Change. It’s a constant in medical coding, and there is plenty of it for fiscal year 2022: 159 new ICD-10-CM codes, 25 ICD-10-CM code deletions, and 27 ICD-10-CM code revisions that took effect October 1. You can view the changes on the Centers for Disease Control and Prevention’s website. While you’re at it, be sure to also view the most updated ICD-10-CM coding guidelines that provide 115 pages of rules to follow when assigning these and other codes.
When medical coders take the time to review these changes and disseminate important information to providers, they not only ensure that the practice is paid correctly (think: value-based payments in particular)—they also ensure data integrity that promotes patient trust.
With that said, the sheer volume of annual ICD-10-CM coding changes makes them daunting, and many busy medical coders may not have the time to dig into every detail. That’s why we’ve provided a few important highlights to consider:
- New code for ehrlichiosis (A77.49)
- New codes for malignant bilateral ovaries as primary and secondary
- Expansion of codes for thrombocytosis (D75.83)
- New code for Niemann-Pick Disease A/B (E75.244)
- Expansion of codes for depression (F32.-)
- Expansion of codes for toxic encephalopathy (G92)
- New code for non-ischemic myocardial injury (I5A)
- New subcategory for gastric intestinal metaplasia (K31.A-)
- New subcategories for irritant dermatitis (L24.A- and L24.B-)
- Expansion of codes for Sjogren Syndrome (M35.0-), non-radiographic axial spondylarthritis (M45.A-), and low back pain (M54.5-)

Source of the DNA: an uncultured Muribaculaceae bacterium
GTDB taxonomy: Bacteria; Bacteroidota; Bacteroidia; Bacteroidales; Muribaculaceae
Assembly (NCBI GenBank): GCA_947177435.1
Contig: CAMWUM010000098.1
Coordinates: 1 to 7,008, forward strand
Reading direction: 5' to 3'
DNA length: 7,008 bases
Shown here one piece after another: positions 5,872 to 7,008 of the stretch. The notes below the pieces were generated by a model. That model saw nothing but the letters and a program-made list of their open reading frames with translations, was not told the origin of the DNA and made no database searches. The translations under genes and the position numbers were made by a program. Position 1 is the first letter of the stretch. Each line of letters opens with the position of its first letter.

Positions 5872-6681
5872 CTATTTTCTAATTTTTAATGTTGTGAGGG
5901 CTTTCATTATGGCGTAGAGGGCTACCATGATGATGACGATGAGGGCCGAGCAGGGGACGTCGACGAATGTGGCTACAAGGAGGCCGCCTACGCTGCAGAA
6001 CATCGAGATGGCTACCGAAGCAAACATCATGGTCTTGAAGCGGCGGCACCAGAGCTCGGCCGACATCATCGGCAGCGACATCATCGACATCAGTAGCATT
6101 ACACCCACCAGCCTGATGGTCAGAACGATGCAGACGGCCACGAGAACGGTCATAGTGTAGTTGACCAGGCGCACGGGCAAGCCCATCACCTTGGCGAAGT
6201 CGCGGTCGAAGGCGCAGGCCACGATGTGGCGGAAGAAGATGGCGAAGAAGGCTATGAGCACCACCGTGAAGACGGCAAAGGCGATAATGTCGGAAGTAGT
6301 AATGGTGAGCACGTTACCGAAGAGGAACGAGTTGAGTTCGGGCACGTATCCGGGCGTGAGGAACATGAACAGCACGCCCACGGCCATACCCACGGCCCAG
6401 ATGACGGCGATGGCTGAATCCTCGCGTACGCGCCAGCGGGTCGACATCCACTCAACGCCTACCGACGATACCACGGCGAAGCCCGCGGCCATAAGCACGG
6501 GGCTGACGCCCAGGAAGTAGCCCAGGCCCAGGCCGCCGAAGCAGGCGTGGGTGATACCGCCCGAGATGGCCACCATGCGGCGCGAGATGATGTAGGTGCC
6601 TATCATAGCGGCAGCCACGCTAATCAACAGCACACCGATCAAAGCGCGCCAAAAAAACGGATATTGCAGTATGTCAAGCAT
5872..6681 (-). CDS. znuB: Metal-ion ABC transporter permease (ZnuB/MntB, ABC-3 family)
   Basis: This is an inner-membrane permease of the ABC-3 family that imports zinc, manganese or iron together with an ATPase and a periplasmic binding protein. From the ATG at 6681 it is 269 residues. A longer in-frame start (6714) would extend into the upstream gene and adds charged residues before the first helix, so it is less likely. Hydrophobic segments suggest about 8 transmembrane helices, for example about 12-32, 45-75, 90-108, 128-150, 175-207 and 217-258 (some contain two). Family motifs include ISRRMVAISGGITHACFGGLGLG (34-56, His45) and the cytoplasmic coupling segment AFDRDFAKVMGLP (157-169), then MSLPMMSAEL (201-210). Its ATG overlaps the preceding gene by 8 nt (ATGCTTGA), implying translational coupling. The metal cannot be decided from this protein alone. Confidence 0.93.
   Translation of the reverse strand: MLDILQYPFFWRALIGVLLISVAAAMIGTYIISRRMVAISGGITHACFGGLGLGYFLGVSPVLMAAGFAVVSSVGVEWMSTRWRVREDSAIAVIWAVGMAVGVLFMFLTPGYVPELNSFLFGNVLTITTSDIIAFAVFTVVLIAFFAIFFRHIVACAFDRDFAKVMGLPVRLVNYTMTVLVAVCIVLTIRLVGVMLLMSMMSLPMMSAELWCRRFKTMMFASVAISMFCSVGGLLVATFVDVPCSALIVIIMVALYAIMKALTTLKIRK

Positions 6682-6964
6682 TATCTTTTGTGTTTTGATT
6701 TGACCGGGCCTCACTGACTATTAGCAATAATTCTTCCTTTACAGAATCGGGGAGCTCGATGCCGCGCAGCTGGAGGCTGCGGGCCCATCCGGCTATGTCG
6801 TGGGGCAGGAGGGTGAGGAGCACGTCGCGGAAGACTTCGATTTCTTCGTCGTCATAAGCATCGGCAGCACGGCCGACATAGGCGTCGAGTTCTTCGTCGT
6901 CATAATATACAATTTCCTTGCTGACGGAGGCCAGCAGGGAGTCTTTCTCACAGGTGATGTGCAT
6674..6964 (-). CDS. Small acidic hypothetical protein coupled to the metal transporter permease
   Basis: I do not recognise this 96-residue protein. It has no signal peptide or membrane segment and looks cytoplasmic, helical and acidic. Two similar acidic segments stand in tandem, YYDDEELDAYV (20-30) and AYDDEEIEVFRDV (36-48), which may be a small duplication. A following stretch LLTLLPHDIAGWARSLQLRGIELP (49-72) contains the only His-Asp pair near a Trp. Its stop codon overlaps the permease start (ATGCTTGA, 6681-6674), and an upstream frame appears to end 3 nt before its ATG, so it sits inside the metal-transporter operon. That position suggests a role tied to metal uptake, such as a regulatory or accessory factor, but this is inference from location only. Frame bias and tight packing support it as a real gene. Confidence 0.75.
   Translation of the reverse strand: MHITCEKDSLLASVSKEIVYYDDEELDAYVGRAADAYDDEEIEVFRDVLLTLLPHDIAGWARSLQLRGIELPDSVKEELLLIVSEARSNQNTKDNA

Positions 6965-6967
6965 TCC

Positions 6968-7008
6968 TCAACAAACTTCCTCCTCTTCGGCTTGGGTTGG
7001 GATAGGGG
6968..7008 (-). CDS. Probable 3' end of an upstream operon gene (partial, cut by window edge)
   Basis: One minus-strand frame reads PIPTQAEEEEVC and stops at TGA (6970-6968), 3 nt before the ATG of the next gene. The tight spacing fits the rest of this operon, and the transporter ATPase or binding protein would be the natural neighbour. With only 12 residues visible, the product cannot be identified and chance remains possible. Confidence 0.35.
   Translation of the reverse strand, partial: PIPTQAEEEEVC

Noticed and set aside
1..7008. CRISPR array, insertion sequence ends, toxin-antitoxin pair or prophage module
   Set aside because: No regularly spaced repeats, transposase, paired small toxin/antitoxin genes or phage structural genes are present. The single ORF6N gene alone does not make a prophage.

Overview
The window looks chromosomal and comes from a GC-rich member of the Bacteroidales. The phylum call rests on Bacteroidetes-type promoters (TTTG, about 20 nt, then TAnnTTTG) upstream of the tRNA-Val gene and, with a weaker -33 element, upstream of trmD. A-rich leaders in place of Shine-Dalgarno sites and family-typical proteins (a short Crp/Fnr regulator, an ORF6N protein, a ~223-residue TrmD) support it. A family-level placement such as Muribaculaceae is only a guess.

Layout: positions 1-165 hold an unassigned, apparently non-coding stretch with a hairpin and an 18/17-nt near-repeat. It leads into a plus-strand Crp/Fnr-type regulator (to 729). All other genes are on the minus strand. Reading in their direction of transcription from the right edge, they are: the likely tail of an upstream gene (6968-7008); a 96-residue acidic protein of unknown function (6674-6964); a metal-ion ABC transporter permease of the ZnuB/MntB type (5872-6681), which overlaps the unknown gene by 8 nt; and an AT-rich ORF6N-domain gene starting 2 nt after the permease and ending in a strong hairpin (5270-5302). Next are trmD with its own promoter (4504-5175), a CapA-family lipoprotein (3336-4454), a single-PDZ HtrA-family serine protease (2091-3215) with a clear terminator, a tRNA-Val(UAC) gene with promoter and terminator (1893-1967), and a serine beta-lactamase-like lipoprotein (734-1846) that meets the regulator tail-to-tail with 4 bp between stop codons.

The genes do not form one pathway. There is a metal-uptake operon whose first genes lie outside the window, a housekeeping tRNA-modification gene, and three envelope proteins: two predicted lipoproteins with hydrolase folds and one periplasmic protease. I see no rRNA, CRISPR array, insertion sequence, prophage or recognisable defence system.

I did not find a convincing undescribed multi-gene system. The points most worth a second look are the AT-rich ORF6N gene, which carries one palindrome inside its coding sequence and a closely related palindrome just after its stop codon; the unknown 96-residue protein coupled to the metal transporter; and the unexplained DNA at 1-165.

- Expansion of codes for abnormal findings on neonatal screening (P09.-)
- Expansion of codes for cough (R05.-) and feeding difficulties (R63.3-)
- New codes for traumatic brain compression and herniation (S06.A0-) as well as poisoning and adverse effect by cannabis (T40.7-)
- New codes for legal intervention involving other means (Y35.899-)
- New and/or expanded codes for social determinants of health to identify the following: Less than high school diploma (Z55.5), inadequate drinking/water supply (Z58.6), homelessness (Z59.0), lack of food (Z59.4), and other problems related to housing and economic circumstances (Z59.8)
- New code for post-COVID-19 condition, unspecified (U09.9)
When reviewing the Fiscal Year 2022 ICD-10-CM coding guidelines, focus on the text in bold that represents new information. For example, did you know that when a patient’s provider doesn’t document laterality, you can assign it based on medical record documentation from other clinicians? Or that there are specific rules to follow when patients have a sequela of COVID-19?
Note additional changes coming in April 2022
Effective April 1, 2022, medical practices can start reporting three new ICD-10-CM diagnosis codes for vaccination status: (Z28.310 [unvaccinated for COVID-19], Z28.311 [partially vaccinated for COVID-19], and Z28.39 [other underimmunization status]). There’s also a new place of service (POS) code effective April 4, 2022, (POS code 10) that providers must use when patients with Medicare are in their home while receiving telehealth services.
How to prepare
Consider these tips:
- Don’t panic. Review the codes and corresponding descriptions. Educate yourself, then educate physicians. Remember: You’re a vital part of the team that helps the practice get paid.
- Monitor denials. Do you see any denials due to unspecified codes, or are you using codes that were deleted? Learn from your errors, and don’t make the same mistake twice.
- Stay vigilant. If there’s anything that the COVID-19 pandemic has taught us, it’s that coding changes don’t just occur annually. Stay abreast of new codes for COVID-19 vaccines and other guideline changes that can impact data and revenue integrity for your practice.
About the Author
Lisa A. Eramo, MA is a freelance healthcare writer who specializes in healthcare reimbursement, health information management, value-based care, and patient engagement. She contributes bylined articles to various healthcare trade publications and also assists clients with healthcare content marketing. You can reach her at firstname.lastname@example.org or by visiting www.lisaeramo.com.